“Who Was In NASA 901?” Remembering the Accident That Almost Claimed Project Gemini

Assigned in November 1965, the Gemini IX crew of Elliot See (left) and Charlie Bassett were tasked with flying a three-day mission in the late spring of 1966. Their flight would have demonstrated rendezvous, docking, maneuvering and spacewalking. All those plans came to nought on the fateful morning of 28 February 1966. Photo Credit: NASA

At 7:41 a.m. CST on 28 February 1966, a pair of sleek T-38 Talon jets took off from Ellington Field, not far from the Manned Spacecraft Center (MSC)—on the site of today’s Johnson Space Center (JSC)—in Houston, Texas, bound for Lambert Field in St. Louis, Miss. Aboard the lead jet, tailnumbered “NASA 901”, were astronauts Elliot See and Charlie Bassett, prime crew for the upcoming Gemini IX mission, targeted for May of that year.

Following them in the second T-38, tailnumbered “NASA 907”, were their backups, Tom Stafford and Gene Cernan. Flight rules forbade a member of a prime crew to fly with his counterpart on the backup crew, lest an accident wipe out the entire specialty for one seat on the mission. Tragically, those rules held firm on the fateful morning of 28 February 1966.

Video Credit: Dark Space/YouTube

Thirty-eight-year-old civilian test pilot See and 34-year-old Air Force major Bassett had been assigned to Gemini IX in November 1965. Their flight would last up to three days and would feature rendezvous and docking with an unpiloted Gemini-Agena Target Vehicle (GATV) and a spacewalk by Bassett to evaluate an experimental propulsive backpack, known as the Astronaut Maneuvering Unit (AMU).

Over the last several months, See had flown 25 times and Bassett seven times to St. Louis, to visit McDonnell Aircraft Corp., where Gemini IX was being built and tested. It was a short 90-minute flight and on 28 February 1966 the men and their backups were headed there for two weeks of rendezvous training in the Gemini simulator. It would also afford them a chance to see the spacecraft that they would soon fly.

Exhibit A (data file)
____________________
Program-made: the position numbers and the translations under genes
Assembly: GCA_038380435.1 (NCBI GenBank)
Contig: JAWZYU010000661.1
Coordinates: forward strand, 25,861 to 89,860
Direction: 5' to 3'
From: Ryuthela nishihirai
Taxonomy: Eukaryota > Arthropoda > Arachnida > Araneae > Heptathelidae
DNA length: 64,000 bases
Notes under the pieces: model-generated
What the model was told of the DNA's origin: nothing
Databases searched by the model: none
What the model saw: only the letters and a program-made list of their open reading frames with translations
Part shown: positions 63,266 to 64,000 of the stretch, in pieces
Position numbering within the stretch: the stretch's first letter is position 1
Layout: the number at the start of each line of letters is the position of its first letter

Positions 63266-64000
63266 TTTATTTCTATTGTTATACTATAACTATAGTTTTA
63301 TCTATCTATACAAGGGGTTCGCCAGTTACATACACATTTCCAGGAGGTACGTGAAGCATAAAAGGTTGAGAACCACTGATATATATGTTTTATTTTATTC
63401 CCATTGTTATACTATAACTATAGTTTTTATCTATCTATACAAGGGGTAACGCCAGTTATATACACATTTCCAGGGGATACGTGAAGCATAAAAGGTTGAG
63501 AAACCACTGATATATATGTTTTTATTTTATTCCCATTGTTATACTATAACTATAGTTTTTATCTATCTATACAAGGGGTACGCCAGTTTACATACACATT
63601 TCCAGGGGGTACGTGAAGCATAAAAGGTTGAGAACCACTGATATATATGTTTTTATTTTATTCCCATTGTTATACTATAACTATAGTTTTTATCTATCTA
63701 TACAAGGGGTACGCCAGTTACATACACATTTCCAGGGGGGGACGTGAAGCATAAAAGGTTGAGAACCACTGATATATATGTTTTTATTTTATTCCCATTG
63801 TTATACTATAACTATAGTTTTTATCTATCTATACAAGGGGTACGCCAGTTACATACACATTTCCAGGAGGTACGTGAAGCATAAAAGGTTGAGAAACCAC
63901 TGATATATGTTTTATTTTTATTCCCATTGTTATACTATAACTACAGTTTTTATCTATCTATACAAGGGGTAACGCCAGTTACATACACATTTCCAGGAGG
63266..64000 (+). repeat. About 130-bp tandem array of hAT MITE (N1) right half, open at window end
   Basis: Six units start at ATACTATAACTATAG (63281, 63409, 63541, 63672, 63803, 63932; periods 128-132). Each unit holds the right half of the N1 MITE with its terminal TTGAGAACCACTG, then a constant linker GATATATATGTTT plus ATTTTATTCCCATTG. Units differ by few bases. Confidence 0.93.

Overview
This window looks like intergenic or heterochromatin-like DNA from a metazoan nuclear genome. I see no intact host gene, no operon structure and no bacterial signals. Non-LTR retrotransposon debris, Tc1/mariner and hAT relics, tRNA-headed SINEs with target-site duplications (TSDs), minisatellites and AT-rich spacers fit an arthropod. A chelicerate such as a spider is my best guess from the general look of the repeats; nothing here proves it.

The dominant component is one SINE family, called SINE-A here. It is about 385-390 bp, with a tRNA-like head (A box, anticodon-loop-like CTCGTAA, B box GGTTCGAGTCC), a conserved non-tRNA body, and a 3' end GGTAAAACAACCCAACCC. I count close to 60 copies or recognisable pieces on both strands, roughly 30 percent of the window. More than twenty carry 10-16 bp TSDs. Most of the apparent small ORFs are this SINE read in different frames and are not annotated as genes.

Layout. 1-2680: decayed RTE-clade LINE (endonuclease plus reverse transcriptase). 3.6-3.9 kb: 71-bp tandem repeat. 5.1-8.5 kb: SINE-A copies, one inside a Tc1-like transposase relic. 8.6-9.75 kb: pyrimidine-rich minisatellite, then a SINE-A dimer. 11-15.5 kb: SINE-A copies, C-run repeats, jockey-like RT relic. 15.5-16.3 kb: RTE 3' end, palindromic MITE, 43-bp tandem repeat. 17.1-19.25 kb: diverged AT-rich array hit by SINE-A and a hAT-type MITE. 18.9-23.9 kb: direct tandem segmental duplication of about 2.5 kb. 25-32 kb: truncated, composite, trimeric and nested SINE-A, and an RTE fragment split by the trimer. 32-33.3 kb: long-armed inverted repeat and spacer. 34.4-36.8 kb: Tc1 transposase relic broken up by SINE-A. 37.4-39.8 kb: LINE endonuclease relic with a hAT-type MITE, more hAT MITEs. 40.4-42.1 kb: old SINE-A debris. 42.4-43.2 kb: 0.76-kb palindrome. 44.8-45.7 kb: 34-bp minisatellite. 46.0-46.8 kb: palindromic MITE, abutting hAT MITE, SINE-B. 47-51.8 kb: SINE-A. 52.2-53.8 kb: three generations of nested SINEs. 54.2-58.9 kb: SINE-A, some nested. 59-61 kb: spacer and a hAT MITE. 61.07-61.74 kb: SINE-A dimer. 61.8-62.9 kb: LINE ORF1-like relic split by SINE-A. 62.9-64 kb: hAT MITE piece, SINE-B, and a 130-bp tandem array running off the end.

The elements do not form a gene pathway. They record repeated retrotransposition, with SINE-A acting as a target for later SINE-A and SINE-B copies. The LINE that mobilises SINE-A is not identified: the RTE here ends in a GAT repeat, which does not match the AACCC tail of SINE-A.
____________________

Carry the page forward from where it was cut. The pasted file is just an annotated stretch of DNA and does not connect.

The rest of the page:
Sadly, the flight that morning would end with the deaths of See and Bassett and approached within a hair’s breadth of destroying Gemini IX itself.

Elliot See, pictured during his backup training for the August 1965 Gemini V mission. Photo Credit: NASA

The days leading up to the fateful day had been uneventful. On the 27th, See and his family attended a religious service in downtown Houston, followed by the Livestock Show and Rodeo in the Astrodome. Bassett accompanied them to the rodeo.

Early the next morning, the men arose, with See breakfasting on cereal, juice and toast and Bassett taking a run, before enjoying his own hot breakfast and coffee. Then the pair headed for the Ellington Field flight line. They filed their flight plans and loaded the baggage for themselves and Stafford and Cernan into NASA 901.